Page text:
Church, from the other side

From the underside, it’s a hot mess.

Random colored threads loop over one another, willy-nilly. Loose ends dangle like overgrown vines. The colors and patterns that are visible look more like the textures of a nightmare.

But flip the tapestry over, and it’s a different world. All those chaotic weavings, those half-seen patterns, were part of bringing to life a pristine creative vision. There’s order and beauty when you look at it from the proper side.

Life as a church often looks like the underside of the tapestry.

Life as a church often looks like the underside of the tapestry. We have our chaoses, personal and corporate; we’re caught off guard by sin; every so often we glimpse the pattern (if we squint), but a church can still just seem so … human. Messy.

The book of Ephesians owns that messiness. From chapter four onwards, Paul slogs into all the snarls of temptation and toxic culture and struggling relationships. That is, unfortunately, part and parcel of being the church this side of the new creation.

But the special beauty of Ephesians is that in the first chapters, Paul flips the tapestry for us. He shows us what’s going on in all these tangles; what’s really emerging from the unresolved patterns in our lives. He starts us with a vision of the church seen from the perspective of heaven:

  • … Even as [God] chose us in [Christ] before the foundation of the world, that we should be holy and blameless before him.
  • In him we have obtained an inheritance, having been predestined according to the purpose of him who works all things according to the counsel of his will…
  • [God] raised us up with [Christ] and seated us with him in the heavenly places …
  • So then you are no longer strangers and aliens, but you are fellow citizens with the saints and members of the household of God …

While the church is a rabble of suffering, struggling, bedraggled human beings, at the same time it’s a living temple of the adopted children of heaven. While we experience history one minute at a time, with no idea what tomorrow brings, at the same time we’ve been caught up in the unshakeable goodwill of the Lord of the universe. That holy unity, that cosmic plan are just as real as – one could argue more real than – our present struggles.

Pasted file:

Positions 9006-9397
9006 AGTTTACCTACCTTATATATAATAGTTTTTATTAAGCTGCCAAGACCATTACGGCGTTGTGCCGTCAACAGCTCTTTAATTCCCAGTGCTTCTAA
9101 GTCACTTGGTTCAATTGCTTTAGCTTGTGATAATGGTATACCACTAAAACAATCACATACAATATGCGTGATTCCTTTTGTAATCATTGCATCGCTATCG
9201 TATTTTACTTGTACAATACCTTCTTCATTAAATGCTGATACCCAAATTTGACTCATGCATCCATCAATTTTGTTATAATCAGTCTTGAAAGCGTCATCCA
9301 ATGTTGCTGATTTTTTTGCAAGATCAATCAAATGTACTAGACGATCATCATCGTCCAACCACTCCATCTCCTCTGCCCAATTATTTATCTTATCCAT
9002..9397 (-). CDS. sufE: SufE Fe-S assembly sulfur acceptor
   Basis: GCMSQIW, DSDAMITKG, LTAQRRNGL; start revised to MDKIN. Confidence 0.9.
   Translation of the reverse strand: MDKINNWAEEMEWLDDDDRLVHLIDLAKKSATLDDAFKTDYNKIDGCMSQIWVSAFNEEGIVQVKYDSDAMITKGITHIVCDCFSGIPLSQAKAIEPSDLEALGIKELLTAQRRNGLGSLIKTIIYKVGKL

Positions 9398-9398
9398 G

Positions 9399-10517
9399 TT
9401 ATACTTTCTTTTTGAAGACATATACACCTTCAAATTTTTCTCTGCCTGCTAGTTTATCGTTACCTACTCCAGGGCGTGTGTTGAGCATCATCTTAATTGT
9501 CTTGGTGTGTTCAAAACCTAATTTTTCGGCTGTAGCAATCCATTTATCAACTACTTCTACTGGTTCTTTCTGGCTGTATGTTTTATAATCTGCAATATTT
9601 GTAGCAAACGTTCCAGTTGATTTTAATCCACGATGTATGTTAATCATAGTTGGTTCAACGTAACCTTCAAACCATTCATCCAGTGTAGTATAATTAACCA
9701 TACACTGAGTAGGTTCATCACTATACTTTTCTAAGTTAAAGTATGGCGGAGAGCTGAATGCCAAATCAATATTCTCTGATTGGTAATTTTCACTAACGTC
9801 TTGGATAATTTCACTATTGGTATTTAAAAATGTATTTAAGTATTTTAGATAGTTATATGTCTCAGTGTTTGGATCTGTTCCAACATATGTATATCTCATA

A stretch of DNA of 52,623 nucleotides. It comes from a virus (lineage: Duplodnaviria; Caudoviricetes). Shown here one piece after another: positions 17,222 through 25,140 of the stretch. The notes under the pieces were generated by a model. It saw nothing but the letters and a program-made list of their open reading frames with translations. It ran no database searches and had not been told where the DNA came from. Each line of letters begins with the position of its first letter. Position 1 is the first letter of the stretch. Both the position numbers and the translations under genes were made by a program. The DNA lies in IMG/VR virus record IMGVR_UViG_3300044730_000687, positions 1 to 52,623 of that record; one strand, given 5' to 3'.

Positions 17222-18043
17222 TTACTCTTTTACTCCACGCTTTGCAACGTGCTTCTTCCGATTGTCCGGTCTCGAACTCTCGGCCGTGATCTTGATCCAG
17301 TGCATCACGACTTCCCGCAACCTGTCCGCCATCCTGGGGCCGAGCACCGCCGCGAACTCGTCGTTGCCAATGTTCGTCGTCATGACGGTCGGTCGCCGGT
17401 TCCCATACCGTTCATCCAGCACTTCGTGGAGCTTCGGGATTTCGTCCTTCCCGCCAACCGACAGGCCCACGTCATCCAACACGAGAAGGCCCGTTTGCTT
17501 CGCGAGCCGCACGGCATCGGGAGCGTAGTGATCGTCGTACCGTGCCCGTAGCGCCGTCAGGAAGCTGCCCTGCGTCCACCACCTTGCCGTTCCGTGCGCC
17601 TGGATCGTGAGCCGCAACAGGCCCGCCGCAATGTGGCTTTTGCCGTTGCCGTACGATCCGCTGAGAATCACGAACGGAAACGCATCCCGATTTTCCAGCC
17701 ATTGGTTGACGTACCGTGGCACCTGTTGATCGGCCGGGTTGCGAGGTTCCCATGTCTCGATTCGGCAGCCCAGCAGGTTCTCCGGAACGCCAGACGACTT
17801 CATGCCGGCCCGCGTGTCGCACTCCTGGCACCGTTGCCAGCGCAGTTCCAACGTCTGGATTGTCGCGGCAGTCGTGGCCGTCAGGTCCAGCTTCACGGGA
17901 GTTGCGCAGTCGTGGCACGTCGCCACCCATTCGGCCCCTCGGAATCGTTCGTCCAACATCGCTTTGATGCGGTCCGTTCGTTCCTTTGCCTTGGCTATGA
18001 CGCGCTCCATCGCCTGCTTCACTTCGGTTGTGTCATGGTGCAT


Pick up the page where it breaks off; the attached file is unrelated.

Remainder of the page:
As we become a family of neighborhood churches, we chose Ephesians because we want to remind ourselves of both realities of the church. We want to address the struggles and the mess because that’s part of being human; but we also want to remind ourselves of what’s going on at the same time in the world we can’t yet see. Knowing that God is in control of everything helps me struggle well through tough medical issues. Knowing that my crotchety neighbor may be my brother in heaven gives me the perspective I need to love him well. Knowing I’ve been freed from my sins helps me fight them harder.

god cares about your mess

So know that God cares about your mess. The Incarnation – when God became a human being – was God coming into this side of the tapestry, to sweat and cry and go hungry and touch the sick. He cares about your tough marriage, your bullied child, your underemployment.

But for Christians, there’s a pristinely beautiful story unfolding on the other side of the curtain. God is in control; he’s adopted his children; and he’s orchestrating everything, as Paul writes elsewhere, for the good of those he’s called.

Image: “Abraham Entertaining the Angels,” Flemish tapestry ca. 1600. Images from Metropolitan Museum of Art.